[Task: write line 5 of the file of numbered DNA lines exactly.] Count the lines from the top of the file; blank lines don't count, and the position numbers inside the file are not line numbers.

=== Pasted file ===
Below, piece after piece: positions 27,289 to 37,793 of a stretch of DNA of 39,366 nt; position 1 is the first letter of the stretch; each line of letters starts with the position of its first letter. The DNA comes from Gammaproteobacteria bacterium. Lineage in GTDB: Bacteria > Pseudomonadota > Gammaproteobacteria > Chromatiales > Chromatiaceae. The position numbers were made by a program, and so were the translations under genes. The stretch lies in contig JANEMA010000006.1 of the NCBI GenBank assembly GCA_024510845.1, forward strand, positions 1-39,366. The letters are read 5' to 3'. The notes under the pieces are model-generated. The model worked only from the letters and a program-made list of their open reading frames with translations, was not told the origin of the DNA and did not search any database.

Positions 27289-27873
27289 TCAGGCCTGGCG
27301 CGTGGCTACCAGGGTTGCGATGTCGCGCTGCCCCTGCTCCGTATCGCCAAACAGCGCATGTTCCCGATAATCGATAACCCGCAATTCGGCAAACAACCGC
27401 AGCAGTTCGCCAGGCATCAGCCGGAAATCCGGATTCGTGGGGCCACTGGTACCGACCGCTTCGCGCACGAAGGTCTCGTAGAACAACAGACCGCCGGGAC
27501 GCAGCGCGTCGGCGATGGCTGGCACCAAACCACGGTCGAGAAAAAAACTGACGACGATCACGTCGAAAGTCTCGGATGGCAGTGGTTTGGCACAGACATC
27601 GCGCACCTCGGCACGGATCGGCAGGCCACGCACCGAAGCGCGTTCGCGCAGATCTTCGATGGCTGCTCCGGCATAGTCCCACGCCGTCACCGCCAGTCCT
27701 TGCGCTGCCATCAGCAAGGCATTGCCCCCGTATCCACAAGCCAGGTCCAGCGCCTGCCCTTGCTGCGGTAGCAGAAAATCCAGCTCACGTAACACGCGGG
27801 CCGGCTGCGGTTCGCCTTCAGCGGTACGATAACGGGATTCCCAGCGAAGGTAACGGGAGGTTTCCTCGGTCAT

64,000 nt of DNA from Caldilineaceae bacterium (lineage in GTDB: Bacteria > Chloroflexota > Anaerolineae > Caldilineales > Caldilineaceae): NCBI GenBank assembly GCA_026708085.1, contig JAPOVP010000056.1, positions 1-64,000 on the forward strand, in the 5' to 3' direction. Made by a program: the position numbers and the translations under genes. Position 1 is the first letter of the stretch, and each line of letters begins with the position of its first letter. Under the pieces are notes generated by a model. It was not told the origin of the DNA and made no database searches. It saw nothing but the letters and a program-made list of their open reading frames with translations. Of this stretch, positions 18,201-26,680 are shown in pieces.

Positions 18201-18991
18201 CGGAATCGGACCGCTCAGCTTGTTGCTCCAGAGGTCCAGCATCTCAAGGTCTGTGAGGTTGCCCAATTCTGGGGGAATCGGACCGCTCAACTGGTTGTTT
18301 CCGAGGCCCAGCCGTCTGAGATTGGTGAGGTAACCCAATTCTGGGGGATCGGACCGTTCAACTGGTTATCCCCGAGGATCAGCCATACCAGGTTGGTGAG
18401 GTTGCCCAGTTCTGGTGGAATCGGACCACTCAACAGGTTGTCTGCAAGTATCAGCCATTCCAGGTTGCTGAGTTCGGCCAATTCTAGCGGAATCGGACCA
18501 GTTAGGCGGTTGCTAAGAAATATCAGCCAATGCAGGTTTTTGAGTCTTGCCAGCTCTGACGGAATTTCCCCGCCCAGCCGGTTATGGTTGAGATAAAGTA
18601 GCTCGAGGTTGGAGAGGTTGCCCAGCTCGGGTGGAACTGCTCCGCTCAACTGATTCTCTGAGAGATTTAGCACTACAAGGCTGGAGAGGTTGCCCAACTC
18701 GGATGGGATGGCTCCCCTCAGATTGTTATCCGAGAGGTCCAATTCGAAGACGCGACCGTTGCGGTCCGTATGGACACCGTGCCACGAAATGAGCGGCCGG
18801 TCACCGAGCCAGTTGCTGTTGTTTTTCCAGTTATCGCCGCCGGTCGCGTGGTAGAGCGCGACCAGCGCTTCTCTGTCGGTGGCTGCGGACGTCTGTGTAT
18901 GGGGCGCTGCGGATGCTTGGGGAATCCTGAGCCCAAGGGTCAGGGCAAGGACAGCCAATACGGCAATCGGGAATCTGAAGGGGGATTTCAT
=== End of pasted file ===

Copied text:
27401 AGCAGTTCGCCAGGCATCAGCCGGAAATCCGGATTCGTGGGGCCACTGGTACCGACCGCTTCGCGCACGAAGGTCTCGTAGAACAACAGACCGCCGGGAC